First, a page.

The ITN Adventure 

1 January 2004 tbs.pm/3396

Richard Elen outlines how ITN prepared for the launch of Independent Television.

Independent Television News caption

ITN’s first bulletin begins, on Opening Night, 22 September, 1955 (AN).

ITN began its life in Ingersoll House, an office building across the street from Television House in Kingsway, and the organisation was able to move into its final home in the latter only a short time before Opening Night.

Editor-in-Chief Aidan Crawley had recruited Christopher Chataway and Robin Day as ‘newscasters’ for what promised to be a style of news presentation never before seen on British Television.

Utterly distinct from the BBC’s newsreel style of news bulletin presentation, where it was believed that a newsreader in-vision might compromise the apparent objectivity of the news reportage, Crawley brought his experience of US television to bear, and made the presentation of news into a programme in its own right, with named newscasters on-screen reading the bulletins. In the ‘newscasts’, presenters would bring their personalities into the reporting and impart an element of their own character.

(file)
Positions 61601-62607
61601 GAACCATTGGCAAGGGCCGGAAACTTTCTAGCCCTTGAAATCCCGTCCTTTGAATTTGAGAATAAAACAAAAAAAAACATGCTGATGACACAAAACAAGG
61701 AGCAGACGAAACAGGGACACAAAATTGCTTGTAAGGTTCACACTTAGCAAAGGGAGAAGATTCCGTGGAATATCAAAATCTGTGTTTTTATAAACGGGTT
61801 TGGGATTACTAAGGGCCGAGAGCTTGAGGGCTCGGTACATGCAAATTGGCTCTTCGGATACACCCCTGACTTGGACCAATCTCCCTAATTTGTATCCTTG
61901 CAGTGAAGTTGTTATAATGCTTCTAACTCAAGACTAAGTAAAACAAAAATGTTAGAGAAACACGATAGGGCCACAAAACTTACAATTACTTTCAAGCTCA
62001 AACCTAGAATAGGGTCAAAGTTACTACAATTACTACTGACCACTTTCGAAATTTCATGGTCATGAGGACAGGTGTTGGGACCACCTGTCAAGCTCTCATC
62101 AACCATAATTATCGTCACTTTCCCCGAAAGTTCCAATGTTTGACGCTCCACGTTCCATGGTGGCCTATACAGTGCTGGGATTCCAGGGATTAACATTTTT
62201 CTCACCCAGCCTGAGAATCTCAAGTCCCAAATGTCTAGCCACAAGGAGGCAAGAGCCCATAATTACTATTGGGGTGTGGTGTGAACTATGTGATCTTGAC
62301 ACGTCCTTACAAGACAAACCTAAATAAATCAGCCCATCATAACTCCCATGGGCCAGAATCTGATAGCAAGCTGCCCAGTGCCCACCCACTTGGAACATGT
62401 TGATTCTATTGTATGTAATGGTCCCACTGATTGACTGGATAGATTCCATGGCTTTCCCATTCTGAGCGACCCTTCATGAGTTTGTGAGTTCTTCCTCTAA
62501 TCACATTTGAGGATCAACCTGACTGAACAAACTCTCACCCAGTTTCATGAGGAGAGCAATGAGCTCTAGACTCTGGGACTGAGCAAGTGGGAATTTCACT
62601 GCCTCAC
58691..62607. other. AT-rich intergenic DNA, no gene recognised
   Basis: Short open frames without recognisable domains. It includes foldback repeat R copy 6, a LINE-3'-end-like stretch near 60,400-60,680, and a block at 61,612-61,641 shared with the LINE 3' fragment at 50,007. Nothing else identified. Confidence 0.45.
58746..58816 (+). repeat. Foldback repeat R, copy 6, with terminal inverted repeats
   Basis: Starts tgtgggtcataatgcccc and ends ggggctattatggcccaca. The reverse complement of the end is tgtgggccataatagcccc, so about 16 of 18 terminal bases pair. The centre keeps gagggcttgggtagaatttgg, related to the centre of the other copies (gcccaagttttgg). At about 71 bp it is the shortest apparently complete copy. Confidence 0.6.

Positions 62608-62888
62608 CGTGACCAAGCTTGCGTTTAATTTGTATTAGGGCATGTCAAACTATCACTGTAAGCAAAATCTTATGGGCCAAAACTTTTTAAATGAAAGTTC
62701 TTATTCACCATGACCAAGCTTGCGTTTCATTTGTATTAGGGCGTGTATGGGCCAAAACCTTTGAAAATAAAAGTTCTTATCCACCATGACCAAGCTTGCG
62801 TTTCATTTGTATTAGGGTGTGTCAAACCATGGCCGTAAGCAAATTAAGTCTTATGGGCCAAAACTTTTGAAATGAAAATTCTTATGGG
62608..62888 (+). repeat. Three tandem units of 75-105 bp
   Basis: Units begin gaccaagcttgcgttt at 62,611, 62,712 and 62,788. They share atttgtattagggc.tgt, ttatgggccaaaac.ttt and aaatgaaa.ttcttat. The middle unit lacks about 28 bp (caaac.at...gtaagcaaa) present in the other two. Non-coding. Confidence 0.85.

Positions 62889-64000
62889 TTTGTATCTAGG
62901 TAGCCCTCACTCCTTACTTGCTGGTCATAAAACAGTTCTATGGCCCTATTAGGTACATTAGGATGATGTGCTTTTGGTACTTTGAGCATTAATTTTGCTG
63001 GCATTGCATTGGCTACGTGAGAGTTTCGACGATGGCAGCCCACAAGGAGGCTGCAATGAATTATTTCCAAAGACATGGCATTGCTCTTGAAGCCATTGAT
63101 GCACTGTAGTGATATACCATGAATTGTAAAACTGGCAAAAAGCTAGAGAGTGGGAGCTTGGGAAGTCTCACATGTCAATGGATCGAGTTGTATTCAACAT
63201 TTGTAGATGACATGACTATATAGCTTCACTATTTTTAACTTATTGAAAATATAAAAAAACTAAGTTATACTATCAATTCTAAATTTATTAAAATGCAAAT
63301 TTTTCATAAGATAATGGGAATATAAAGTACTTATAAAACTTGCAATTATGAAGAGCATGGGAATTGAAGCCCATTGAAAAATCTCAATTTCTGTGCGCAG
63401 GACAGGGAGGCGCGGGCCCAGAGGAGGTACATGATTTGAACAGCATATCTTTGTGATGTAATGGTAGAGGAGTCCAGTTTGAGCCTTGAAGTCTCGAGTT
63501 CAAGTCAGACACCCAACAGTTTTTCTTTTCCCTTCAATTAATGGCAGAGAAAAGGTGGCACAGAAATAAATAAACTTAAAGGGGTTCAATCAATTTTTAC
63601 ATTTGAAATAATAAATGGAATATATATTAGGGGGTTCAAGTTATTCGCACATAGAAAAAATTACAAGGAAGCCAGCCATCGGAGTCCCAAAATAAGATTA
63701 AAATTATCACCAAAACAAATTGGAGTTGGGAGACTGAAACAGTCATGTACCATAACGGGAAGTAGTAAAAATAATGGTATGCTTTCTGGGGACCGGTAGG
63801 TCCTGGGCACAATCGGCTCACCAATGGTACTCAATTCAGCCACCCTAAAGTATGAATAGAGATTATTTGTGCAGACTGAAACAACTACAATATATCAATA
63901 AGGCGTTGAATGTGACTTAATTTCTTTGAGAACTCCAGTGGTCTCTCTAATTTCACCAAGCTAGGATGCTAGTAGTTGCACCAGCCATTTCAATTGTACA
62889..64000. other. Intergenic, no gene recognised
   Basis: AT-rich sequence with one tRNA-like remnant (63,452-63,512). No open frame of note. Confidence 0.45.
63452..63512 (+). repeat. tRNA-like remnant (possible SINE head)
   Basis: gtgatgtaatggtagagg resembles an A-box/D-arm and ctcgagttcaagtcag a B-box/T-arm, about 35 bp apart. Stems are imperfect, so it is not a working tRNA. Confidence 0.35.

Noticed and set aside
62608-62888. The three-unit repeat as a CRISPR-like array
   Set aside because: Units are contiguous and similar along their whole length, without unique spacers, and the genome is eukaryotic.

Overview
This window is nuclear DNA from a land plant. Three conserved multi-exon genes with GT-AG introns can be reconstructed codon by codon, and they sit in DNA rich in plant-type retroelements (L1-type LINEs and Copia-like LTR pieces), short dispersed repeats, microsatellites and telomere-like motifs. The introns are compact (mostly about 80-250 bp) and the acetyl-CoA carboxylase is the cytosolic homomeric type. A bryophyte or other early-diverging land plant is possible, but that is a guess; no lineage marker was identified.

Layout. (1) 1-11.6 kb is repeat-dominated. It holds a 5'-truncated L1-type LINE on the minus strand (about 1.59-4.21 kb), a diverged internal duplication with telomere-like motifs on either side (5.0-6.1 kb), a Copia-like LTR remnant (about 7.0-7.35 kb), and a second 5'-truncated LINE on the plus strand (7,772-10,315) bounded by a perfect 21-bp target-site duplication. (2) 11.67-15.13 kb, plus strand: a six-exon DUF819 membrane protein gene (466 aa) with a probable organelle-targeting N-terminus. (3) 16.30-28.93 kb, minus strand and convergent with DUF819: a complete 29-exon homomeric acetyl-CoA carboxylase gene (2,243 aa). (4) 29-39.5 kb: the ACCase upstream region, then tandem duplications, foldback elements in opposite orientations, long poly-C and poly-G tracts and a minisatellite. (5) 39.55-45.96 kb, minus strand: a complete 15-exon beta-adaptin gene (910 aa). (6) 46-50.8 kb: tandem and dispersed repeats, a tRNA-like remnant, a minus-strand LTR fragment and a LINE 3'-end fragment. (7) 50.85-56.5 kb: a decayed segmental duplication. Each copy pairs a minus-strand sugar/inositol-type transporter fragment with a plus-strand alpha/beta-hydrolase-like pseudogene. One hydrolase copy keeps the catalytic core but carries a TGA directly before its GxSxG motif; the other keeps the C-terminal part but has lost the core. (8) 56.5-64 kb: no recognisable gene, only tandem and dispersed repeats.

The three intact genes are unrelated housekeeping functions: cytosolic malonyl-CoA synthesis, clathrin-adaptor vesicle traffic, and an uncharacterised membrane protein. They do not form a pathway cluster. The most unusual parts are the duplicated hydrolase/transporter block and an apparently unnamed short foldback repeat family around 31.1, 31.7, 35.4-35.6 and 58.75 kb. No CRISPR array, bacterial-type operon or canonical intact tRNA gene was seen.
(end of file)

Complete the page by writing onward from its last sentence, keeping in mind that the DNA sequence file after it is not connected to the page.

In Ingersoll House, Chataway and Day spent weeks of rehearsals reading dummy bulletins culled from the daily papers, from inside a plywood TV-shaped frame while 16mm film inserts were projected on to an adjacent wall. Film teams ran around London shooting footage for news items that would never air; staff interviewed important people – interviews that would never be seen by the public; and twice a day the whole staff would gather to view the progress, and make comments on the presentation.

News Editor Arthur Clifford assembled his small team of reporters, including Barbara Mandell and Lynne Reid Banks. Clifford devised the ‘vox pop’ approach to reporting that was to become a staple of British television news presentation.

ITN News caption

Finally, ITN made the move to Television House, with just a short time to go before Opening Night. The studio was on the eight floor, but the newsroom was on the second, and the lift between the two was extremely unreliable. As a result, it was apparently only Christopher Chataway’s physical fitness that, on more than one occasion, ensured the news went out on time.

References: Bernard Sendall, Independent Television in Britain.

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